Category Archives: technique

The benefits of virtual furniture for real estate sales and rentals on The Sunshine Coast.

It can often happen; you have a home, apartment or unit for sale or rent on The Sunshine Coast and the owners or previous tenants have moved on, leaving the dwelling completely empty of furniture. As a tempting marketing morsel, a photo of an empty room has far less appeal than one that is tastefully furnished. It used to be that, if the budget allowed, one might rent a house-lot of real furniture to dress up the place and impart a homey vibe so as to entice folk to visit. However, advances in 3D modelling have provided a second, cheaper solution: virtual furniture.

Virtual furniture:

“… has proven excellent results in us being able to achieve maximum interest levels and numbers attending our open-for-inspections, with the subsequent leasing of that property quickly, at the highest rental return possible.”

– Sarah Latham, owner and director of Latham Cusack Property Services’ North Shore office

The quote above was from a blog post at Residential Property Manager called “Turning to the virtual world for real life success“, and if you’re not familiar with it, virtual furniture is a service offered by many real estate photographers where they use Photoshop or 3D software to add furniture to an otherwise empty room.

As Sarah notes in her article, the use of virtual furniture in her rentals has helped to attract more tenants, meaning less time that a property is left vacant.

The presence of virtual furniture helps Sunshine Coast viewers gauge the size of a room, and can open their eyes to a space’s potential. If the VF is tastefully chosen it can add perceived value to the otherwise-empty dwelling, much in the way that garnishes artistically arranged around a meal can make it appear more appetising. This psychological appeal may help garner a higher asking price.

And as noted in the Daily Mail article, “The latest real estate trick to lure buyers“:

“Sellers are saving ‘thousands’ of dollars by paying photography companies to add virtual furniture to their photos instead of hiring the real thing…”

What about the buyers? Are they annoyed by seeing photos of a furnished home and arriving to find that it’s empty when they visit? According to real estate agent Graham Green that hasn’t been a problem for him, and he has used virtual furniture a lot:

‘At the end of the day the better looking it is the more people who will fall in love with it’.

Or as one virtual furniture service provider mentioned in this article, “Virtual reality technology transforms real estate“:

“We say it is for illustration only; if people come through and say, ‘where’s the furniture?’, be honest and tell them it is digitally staged.”

Most buyers are fairly understanding of that, so long as the actual features and presentation of the home they are thinking of buying isn’t changed. In other words, when it comes to digitally altering images for real estate sales, placing a dining table in a room that was actually empty when the photographer took the photo is fine, but repairing a large hole in a wall is not. In real estate marketing it all comes down to what’s permanent, and what’s temporary, and virtual furniture is very temporary.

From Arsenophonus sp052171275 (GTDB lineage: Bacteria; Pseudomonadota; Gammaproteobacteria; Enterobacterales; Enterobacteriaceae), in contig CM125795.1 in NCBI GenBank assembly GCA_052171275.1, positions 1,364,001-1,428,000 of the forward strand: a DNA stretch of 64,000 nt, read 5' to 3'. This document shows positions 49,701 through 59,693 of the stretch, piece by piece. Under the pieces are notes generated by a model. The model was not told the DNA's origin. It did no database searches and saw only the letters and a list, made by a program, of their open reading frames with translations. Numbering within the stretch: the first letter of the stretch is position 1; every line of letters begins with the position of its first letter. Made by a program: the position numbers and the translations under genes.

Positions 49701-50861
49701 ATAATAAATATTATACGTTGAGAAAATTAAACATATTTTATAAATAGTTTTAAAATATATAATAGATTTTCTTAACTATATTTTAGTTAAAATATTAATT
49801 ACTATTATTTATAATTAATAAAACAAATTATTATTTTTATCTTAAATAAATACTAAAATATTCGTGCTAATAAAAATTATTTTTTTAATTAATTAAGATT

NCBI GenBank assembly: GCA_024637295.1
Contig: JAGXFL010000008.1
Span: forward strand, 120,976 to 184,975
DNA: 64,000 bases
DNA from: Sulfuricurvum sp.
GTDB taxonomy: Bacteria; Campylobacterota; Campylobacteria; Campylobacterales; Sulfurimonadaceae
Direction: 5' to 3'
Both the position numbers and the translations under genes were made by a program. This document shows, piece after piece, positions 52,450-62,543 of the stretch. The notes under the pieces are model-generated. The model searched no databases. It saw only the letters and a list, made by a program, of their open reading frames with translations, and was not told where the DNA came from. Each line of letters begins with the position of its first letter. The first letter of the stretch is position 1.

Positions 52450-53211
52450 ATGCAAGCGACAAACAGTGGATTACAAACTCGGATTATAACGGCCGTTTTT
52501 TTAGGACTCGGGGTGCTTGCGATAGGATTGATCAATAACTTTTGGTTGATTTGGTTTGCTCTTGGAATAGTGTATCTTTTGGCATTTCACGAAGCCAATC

Here are a few samples of virtual furniture so you can see what’s possible:

Do you think that the use of virtual furniture is in any way deceptive? Leave a comment below.

Knowledge of capture and processing techniques trumps how expensive your camera is.

Occasionally photographers hear the comment, “Gee, you must have a good camera!” It’s certainly meant as a compliment but I thought that I’d show you a situation (one of many) where a good camera alone could not cut the mustard, and where the photographer’s knowledge and technique were essential in producing an acceptable result.

Recently I photographed Noosa’s fabulous Ricky’s Restaurant, which has the most beautiful outlook of any on the coast IMO. You walk in and can’t tear your eyes off the river glittering just beyond the equally sparkling table settings.

I set up the camera, dialed in an exposure that favoured the interior and made the first shot below. Hmmm… underwhelming. The windows are too bright and the colours of the walls, door frames and floor are rather washed out. Now that’s a $3000 camera and lens and it still can’t always produce a photo that matches the human experience!

Unedited restaurant shot by Propertyshoot Sunshine Coast


In the second shot that gob-smacking view is clearly seen. The tablecloths are bright and white and the glassware and cutlery sparkles. To do that I lit the woodwork and floor and each individual table with flash, then made a separate shot for the view. It ended up requiring parts of 8 shots to form the completed photo. Is it a misrepresentation? I believe that I merely compensated for the inadequacies of the camera and made an image which closely captures how I saw the restaurant when I walked in.

Edited restaurant marketing photograph by Propertyshoot Photography Sunshine Coast

And which shot would prompt you to pick up the phone and make a booking? That reaction is what marketing photography should stimulate.

Would you like something similar for your marketing?